How Chabad of Poland and Camp Yeka Brought Smiles to Refugee Girls

They came to camp with nothing.

These were not excited children lugging duffel bags and heavy suitcases with outfits and sleeping bags and snacks.

These were Ukrainian refugees, with little more to their name than the clothing on their backs. From the six-year-old orphan from Odessa to the 17-year-old who still wakes up with nightmares of the explosions she heard as she ran from her home in Kharkiv — a home she may never be able to return to — these were not your typical campers.

Many had not smiled since that fateful February day when tanks rolled into Ukraine and everything changed. In a moment, their innocent, carefree lives disappeared amid the sounds of wailing sirens and the impact of missiles.

The campers are unique, so the camp had to be as well.

Since war in Ukraine broke out, more than 8.5 million refugees have flooded neighboring Poland, and Chabad of Poland has worked 24 hours a day to aid thousands of Jewish refugees. Overnight, the Chabad center became a refugee absorption center, with hot meals being distributed along with aid of all sorts to people who had fled their homes with only what they could carry in their hands.

The immediate needs were food, clothing and shelter. So Chabad rented 100 hotel rooms, secured an institutional kitchen and large dining room, and began feeding and housing hundreds of refugees each day. Chabad distributed infant formula, diapers, strollers, cribs — everything parents needed for their babies.

Chabad rented apartments for families of refugees to stay in from landlords who charged a year’s rent up-front, not trusting in the refugees’ ability to pay. Chabad furnished these apartments completely free of charge. Chabad arranged classes in Polish and English and helped with job hunting. They even created a daycare center so that refugees could drop off their children and be able to seek employment, work, visit their embassy, or simply go shopping.

And they didn’t stop there.

As the war dragged on, they realized that what refugee children needed was to feel normal again; to smile and laugh again; to have fun again — like every other child.

So they once again sprang into action, and Yeka Girls — Poland was born.

This would be a winter camp staffed by experienced counselors and professionals, designed to ensure campers’ emotional and spiritual needs would be met as well as their physical needs.

Camp Yeka Girls has been a destination for Ukrainian children for years, as their mission of providing a Jewish camp experience to underprivileged children has led them to host — free of charge — Jewish Ukrainian children each year. Now, with so many of those children displaced and far from their homes, Yeka Girls partnered with Chabad of Poland — pooling their experience and resources to ensure these refugees would have a truly wonderful experience in Poland.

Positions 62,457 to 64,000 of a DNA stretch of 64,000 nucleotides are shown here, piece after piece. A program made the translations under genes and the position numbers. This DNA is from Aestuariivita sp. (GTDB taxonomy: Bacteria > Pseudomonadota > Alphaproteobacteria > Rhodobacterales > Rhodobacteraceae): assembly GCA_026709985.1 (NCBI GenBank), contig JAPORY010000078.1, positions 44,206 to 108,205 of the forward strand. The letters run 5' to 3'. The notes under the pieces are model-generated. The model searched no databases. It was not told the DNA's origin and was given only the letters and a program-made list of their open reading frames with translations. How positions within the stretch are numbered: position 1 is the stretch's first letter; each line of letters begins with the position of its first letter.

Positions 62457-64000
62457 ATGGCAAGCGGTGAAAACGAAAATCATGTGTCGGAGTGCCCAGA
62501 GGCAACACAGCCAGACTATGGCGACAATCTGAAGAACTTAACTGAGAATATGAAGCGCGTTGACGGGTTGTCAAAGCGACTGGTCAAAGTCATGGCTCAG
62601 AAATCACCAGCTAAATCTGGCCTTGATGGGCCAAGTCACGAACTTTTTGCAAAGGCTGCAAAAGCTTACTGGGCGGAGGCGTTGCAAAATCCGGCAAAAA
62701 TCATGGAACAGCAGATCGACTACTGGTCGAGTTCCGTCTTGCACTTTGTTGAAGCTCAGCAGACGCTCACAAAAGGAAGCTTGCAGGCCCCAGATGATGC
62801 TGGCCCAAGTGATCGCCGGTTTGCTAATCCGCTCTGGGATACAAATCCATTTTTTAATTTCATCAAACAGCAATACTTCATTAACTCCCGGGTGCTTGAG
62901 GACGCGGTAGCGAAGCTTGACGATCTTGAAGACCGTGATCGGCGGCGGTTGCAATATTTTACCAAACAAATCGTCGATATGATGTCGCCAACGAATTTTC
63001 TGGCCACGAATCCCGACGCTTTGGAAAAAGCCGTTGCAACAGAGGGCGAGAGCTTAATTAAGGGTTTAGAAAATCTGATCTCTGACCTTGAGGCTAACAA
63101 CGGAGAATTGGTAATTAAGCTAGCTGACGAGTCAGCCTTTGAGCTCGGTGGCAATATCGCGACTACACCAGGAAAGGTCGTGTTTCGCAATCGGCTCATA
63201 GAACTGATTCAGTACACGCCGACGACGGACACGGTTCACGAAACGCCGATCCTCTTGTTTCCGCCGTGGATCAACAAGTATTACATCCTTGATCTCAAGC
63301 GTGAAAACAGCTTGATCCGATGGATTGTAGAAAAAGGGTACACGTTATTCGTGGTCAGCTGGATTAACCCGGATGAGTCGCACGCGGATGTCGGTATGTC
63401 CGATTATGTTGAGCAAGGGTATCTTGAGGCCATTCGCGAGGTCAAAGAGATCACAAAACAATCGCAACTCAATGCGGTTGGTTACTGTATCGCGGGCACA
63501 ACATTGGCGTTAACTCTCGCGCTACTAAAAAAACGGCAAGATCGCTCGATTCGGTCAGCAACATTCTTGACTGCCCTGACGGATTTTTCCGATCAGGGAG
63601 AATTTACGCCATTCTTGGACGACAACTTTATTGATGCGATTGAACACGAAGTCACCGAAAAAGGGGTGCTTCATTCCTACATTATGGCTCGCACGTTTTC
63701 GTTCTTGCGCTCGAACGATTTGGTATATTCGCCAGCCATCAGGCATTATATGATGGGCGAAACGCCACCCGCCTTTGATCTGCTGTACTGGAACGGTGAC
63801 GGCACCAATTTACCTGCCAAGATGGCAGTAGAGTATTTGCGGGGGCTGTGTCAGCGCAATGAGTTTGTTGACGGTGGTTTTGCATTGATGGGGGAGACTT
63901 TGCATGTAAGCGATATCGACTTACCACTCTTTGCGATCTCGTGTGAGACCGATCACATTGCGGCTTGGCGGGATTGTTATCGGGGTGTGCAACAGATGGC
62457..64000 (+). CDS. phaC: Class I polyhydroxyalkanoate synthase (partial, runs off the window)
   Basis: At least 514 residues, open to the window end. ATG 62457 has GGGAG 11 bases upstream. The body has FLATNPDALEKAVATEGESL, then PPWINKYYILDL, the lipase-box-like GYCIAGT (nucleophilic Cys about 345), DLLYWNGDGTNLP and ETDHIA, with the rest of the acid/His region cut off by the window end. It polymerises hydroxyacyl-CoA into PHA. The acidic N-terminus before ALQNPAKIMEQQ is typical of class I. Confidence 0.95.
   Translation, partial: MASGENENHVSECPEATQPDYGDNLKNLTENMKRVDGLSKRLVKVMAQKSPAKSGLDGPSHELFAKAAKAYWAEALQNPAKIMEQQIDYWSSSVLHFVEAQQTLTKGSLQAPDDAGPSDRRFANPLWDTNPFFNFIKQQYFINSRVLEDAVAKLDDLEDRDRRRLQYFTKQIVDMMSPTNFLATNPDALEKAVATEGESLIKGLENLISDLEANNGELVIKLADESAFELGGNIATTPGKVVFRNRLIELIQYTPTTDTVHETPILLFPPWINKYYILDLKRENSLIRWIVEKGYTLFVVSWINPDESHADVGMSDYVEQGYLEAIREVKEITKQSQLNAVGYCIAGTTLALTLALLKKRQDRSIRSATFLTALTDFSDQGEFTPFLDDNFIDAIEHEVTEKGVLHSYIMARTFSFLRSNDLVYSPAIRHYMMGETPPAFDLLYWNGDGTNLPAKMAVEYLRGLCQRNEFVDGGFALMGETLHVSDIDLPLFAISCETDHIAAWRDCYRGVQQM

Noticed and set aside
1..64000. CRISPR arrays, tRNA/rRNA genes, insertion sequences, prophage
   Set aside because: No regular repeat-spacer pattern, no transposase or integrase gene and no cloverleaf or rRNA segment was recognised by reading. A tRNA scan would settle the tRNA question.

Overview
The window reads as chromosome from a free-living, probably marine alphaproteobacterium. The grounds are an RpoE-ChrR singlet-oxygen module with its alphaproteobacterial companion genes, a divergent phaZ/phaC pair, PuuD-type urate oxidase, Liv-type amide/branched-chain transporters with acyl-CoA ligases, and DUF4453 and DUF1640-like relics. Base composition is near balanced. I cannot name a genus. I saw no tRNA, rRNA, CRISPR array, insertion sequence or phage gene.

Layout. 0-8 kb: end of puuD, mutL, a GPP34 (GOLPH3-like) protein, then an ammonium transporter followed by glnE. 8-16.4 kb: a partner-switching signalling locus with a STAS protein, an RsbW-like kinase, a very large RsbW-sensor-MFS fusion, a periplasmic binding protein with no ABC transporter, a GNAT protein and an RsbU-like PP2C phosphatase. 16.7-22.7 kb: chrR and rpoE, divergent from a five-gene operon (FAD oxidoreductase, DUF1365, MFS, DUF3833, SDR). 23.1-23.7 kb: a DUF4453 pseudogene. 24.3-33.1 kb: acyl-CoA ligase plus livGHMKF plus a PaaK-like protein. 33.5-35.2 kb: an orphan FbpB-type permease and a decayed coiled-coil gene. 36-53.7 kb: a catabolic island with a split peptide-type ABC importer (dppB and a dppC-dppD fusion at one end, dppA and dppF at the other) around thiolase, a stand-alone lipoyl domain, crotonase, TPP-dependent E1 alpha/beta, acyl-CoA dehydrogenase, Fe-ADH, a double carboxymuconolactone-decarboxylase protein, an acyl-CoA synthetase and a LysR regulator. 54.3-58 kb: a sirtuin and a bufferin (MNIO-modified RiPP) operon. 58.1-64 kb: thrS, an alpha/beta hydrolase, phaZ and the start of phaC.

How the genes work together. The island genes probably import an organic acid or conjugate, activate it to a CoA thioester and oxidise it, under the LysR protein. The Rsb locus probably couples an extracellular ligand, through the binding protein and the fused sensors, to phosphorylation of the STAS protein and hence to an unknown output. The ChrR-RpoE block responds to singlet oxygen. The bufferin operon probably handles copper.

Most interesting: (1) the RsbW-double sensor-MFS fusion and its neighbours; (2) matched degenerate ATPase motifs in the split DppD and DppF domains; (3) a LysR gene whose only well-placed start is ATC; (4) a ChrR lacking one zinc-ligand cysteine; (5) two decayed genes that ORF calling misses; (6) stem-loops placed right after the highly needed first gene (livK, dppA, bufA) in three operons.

They arrived with very little — some, recently arrived from Ukraine, lacking even basic wardrobes and toiletries. Camp stepped in, ensuring every girl had the clothing and essentials they needed — free of charge, of course.

As they met their counselors and friends, smiles spread across their faces — the first smiles since their lives had been torn apart by war.

They baked challah, they jumped in a trampoline sports complex, they had a Master Chef competition — and all that was in just one day. Day after day was filled with fun and excitement, as laughter spread where tears had flowed for too long.

Their emotional needs were carefully addressed as Esther Rosenson, a Jerusalem-based therapist, joined Camp Yeka to offer private counseling as well as group therapy sessions. Along with Dr. Dovid Fox of Chai Lifeline, they also trained Camp Yeka staff members on how to take care of these campers who had gone through such unimaginable trauma.

They were visited, too, by Rabbi Yitchak Dovid Grossman of Migdal HaEmek and Rabbi Berel Lazar, Chief Rabbi of Russia. The rabbis were deeply impressed by the care that was placed in ensuring campers had a wonderful Jewish experience, and they were taken by the girls’ strong faith despite the hardships they had endured, and by their pride in their Jewish identity. The rabbis encouraged the girls to “take” the light and joy they received at camp and internalize it for the rest of their lives; to spread it in their families and to those around them.

As they return to their day-to-day lives, these girls will know that they are part of a community; part of the Jewish Nation, which cares for them always. They will know that thanks to the herculean efforts of Chabad of Poland and Camp Yeka Girls, and they will know that thanks to the many philanthropists and visionaries who have stepped forward — and who continue to step forward — to underwrite the tremendous and necessary expenses of caring for these precious Jewish souls.

They came to camp with nothing — but they left with everything.

Photo Credit: Chabad of Poland/Camp Yeka Girls